Connect with people in the great outdoors

Sure, you can walk or do other outdoor activities alone – but where’s the fun in that? 

According to a 2019 study of almost 20,000 people, spending at least 120 minutes a week in nature is linked with good health and well-being.

It doesn’t even matter if there are long-term health issues, if the time was a solid chunk or small segments, or how old you are. Just get outdoors, and connect!

As long as you’re outdoors, extreme physical activity isn’t essential (although if you want some, visit here). 

You can simply sit in a natural setting, like in Japanese forest-bathing, according to this New York Times story.

Pedal to the metal

So, combining being out in fresh air, sunshine and flowers abloom with others is a win-win.

Layne Zimmerman, 73, (photo at right, in the middle) has done group bike rides for 30 years.

“I don’t like to bike alone – I do groups for safety, motivation and to enjoy the company of others.”

Thanks to joining bicycling clubs in the San Francisco Bay Area like Bicycle Adventure Club and Grizzly, she met many riders age 50+. (For a national list of bike clubs, visit here.)

Local rides are free (annual membership is $15-30), stop for lunch (a restaurant or picnic spot) and make rides easy and organized.

A calendar lists rides, length, level of difficulty and maps of routes and stops (printed maps are also distributed).

Seeing the same people regularly evolved into get-togethers and sparked friendships, she notes.

She also did many multi-night group bike rides in the U.S. and overseas.

“Before I went to New Zealand, my first foreign ride, I told my friends I was feeling old – I was 48. Well, the group leader was 76.

My friend and I were the youngest on the trip,” Zimmerman laughs.

Since then, she’s biked in Glacier National Park in Montana, New York’s Adirondacks, Italy, Mallorca and Thailand with BAC, whose rides are “pretty rugged,” at least 25 miles a day. “I’m usually the slowest.”

Garden Poles

Ann DuBois and three neighbors decorated garden poles for their front yards last summer on Camano Island in northwest Washington State.

One, Annie Peltonen, a working artist, gave overall guidance in techniques and encouragement to the women friends, all 60-70ish, who “do everything together,” who worked in her basement studio.

“The three non-artists went into this with great apprehension,” recalls DuBois. “But Annie said just have fun, it’s more about the process.

We learned to relax a bit and played around with colors,” creating colorful designs of flowers, abstracts and words.

Their project began “partly because of being home so much and looking for things to do outside,” but the women were so proud of the results, they then painted a mural on wood for a neighbor.

Group Gardening

Albert Wald, 82, (at left) has been beautifying San Francisco, one tree at a time.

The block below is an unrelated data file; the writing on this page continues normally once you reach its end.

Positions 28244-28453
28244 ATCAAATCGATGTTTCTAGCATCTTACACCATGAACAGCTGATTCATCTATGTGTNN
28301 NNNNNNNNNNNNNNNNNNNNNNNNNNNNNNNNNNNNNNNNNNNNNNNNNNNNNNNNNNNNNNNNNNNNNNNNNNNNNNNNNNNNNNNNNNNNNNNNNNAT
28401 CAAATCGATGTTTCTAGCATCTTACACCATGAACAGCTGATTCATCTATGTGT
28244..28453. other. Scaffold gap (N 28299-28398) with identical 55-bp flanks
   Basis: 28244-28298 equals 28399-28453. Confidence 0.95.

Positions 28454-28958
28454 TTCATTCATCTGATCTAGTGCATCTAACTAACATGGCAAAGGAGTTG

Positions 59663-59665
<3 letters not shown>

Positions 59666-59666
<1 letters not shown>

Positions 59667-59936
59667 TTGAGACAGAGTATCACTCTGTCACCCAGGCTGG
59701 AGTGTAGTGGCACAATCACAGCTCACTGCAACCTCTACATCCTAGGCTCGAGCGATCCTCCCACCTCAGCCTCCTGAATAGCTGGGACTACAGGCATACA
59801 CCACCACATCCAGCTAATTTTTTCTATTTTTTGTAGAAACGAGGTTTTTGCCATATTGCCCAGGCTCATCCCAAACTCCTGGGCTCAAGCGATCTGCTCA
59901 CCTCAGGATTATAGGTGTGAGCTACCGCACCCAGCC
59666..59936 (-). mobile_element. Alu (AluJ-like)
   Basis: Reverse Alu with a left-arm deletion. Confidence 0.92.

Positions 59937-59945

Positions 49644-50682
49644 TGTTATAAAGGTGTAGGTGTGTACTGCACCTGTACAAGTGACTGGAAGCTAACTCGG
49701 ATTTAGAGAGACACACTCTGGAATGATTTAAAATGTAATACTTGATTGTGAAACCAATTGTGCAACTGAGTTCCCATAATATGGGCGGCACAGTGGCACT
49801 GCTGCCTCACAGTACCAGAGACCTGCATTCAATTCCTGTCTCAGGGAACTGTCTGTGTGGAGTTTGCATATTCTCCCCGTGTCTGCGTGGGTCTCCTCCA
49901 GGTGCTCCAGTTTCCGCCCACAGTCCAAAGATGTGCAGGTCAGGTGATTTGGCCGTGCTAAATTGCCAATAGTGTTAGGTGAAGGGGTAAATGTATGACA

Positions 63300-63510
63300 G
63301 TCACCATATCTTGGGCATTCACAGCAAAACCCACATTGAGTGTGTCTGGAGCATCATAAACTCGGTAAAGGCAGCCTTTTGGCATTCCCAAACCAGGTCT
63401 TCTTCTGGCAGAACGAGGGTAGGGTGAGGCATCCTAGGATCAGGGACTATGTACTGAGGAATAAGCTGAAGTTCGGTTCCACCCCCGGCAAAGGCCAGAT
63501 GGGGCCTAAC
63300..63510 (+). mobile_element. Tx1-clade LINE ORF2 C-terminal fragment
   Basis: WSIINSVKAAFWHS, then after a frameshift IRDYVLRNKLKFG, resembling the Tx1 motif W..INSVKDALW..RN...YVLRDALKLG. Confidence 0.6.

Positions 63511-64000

For 20 years, he’s planted trees all over the city, from magnolia and willow to plum trees, as a volunteer with Friends of the Urban Forest, a nonprofit that organizes plantings of 40-50 street trees twice a month.

The planting starts with donuts and coffee for 30-70 volunteers, and usually ends with a potluck dinner.

He’s made four good friends from FUF, fellow planting leaders who are older than other volunteers.

“One guy remembers every tree he ever planted,” Wald recalls.  “He never missed a planting for 35 years until he had a heart attack.”

More of a plant ‘em and leave ‘em guy, Wald prefers planting trees to the sidewalk gardens, which FUF also plants (even though lifting five-gallon tree buckets is like lifting weights). 

“I prefer standing up, not being on my knees,” Wald explains.

Now You Try! 

Want to get out there…and meet people? Try these tips:

  • Think of the wide range of outdoor group activities. Dance, yoga, exercise and art classes neighborhood walking tours and bird-watching are just a few.
  • So are beach cleanups (contact Ocean Conservancy or Surfrider Foundation), tree and flower plantings (contact Tree City USA or American Community Garden Association) and farm volunteering (contact local farms), says Sandi Schwartz, director of Ecohappinessproject, whose upcoming book, Finding Ecohappiness: How the Power of Nature Can Help Your Family Feel Happier and Calmer (2022) has a chapter on volunteering outdoors.
  • Pick an activity suited to your desired level of exertion, overall health and interests. Perhaps the slow, gentle, easy movements of tai chi are more your pace than an adrenalin-pumping bike ride or dance class. Pay attention to “level of difficulty” if listed.
  • Start your own group activity. After a neighbor of DuBois spotted a garden pole and checked out store prices, they decided to make their own.

Photo: (Top)  (Right to left) Ann DuBois, Annie Peltonen, Sue Robinette, Alex Keggan;  Photo by Jim Knight

Photo: (Middle) (Right to left) Georgia Holtz, Layne Zimmerman, Beany Wezelman; Photo by Layne Zimmerman

Photo: (Bottom) Albert Wald: Photo by Friends of the Urban Forest